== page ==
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The Queen and Prince Charles have reportedly overruled Prince Harry's bid to set up a separate court independent of Buckingham Palace, according to The Sunday Times.Rumours of further disquiet in the royal family come as the Duke and Duchess of Cambridge decided to split their household from that of his younger brother, with each maintaining a separate staff.The newly married couple who are expecting their first child in late April have reportedly hired a former advisor to Bill Clinton with their team being based at the Palace. The royal pecking order22Elle magazine reported that Prince William sought advice and guidance from Prince Phillip before making the decision to part ways with the Duke and Duchess of Sussex. Sources told the Sunday Times that the "institutional structure of the royal family didn't allow for an autonomous court". The Palace is believed to have felt that it was better to keep the Sussex's under the watchful eye of officials close to the Queen and Prince Charles.Style Elle
Just weeks before Meghan's baby is dueMovies The Telegraph
After the release of the documentary Leaving Neverland, several artists, institutions and radio stations are wrestling with a difficult question: should his music still be played?News RFI
In the wake of the Christchurch massacre, families of the fallen anxiously wait to recover the bodies of their loved-ones. Australia’s Sky News was taken off the air in New Zealand following complaints that it was ignoring instructions not to broadcast video of the attack. Non-violent parts of the footage shared by Australian newspaper sites was slammed by readers demanding that it be removed.An article by one newspaper reporting on gunman Brenton Tarrant’s life growing up the Australian town of Grafton said he was a "dedicated” fitness instructor who ran free programmes for children.British press reports, meanwhile, published a photograph of Tarrant as a toddler - describing him as an “angelic child who grew into an evil far-right mass killer”.Countless people online have called out the western media for choosing to focus on the life of the perpretrator rather than the lives of his victims.Tarrant’s social media accounts have since been removed, and Facebook has taken down 1.5 copies of the video, which had been live-streamed on the platform.Official images of Tarrant's face taken during his court appearance were pixelated due to a court order, but a white-power hand signal he gave was not obscured.As the death toll rose to 50, a moving Haka war dance tribute was performed by the indigenous Maori community outside Christchurch’s Al Noor mosque, the scene of the worst of the two attacks.Prime Minister Jacinda Ardern hugged mourners and laid a wreath outside a mosque in Wellington in tribute to the victims.Ardern, whose office was sent the gunman’s manifesto just minutes before the shooting, has promised changes to gun laws in New Zealand - where figures published by the Maori Council say roughly one in three people own the country’s 1.5 million guns.News The Telegraph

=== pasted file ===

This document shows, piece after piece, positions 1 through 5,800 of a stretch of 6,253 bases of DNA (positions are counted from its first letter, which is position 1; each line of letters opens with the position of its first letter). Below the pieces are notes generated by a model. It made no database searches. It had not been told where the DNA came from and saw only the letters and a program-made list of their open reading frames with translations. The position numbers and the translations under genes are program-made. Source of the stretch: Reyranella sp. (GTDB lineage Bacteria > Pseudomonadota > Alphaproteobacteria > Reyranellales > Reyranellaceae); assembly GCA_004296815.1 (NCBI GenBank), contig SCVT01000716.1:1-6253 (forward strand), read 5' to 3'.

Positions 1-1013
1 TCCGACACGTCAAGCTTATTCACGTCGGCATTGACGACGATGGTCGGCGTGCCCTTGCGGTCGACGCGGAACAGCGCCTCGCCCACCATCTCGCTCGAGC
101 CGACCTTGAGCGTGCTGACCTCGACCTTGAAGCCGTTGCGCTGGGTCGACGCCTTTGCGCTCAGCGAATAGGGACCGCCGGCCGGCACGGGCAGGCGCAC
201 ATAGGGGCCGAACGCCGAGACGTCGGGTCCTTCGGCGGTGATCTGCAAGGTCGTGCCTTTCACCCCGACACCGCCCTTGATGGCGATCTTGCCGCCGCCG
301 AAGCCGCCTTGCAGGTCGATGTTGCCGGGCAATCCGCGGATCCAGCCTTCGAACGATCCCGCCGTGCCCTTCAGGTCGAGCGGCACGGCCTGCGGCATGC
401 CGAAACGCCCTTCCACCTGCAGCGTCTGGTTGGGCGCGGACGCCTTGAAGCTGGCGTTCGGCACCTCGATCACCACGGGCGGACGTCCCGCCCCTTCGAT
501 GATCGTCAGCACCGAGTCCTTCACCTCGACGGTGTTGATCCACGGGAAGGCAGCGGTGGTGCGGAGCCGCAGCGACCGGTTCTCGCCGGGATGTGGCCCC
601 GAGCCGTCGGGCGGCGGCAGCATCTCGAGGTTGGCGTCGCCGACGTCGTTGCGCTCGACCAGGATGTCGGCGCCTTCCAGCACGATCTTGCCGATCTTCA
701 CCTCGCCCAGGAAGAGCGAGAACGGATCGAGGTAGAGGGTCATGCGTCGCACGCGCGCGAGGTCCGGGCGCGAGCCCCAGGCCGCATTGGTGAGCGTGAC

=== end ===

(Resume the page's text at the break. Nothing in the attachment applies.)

Shamima Begum's lawyer visits Syrian refugee camp where she is living, but is barred from meeting her by guards
Shamima Begum's lawyer has been unable to get the Isis bride's permission to launch an appeal for British citizenship after he was blocked from entering the camp she is in by Syrian forces.News Reuters
ROSS-ON-WYE, England (Reuters) - For almost 100 years, Chris Chinn's family has farmed asparagus in the rolling hills of the Wye Valley in western England. This year, he fears uncertainty around Britain's departure from the European Union will keep his eastern European workers away and the asparagus will stay in the ground. Asparagus grown in Britain is feted by chefs as among the world's best but the seasonal worker shortage threatens the country's asparagus industry and the viability of Chinn's Cobrey Farms business.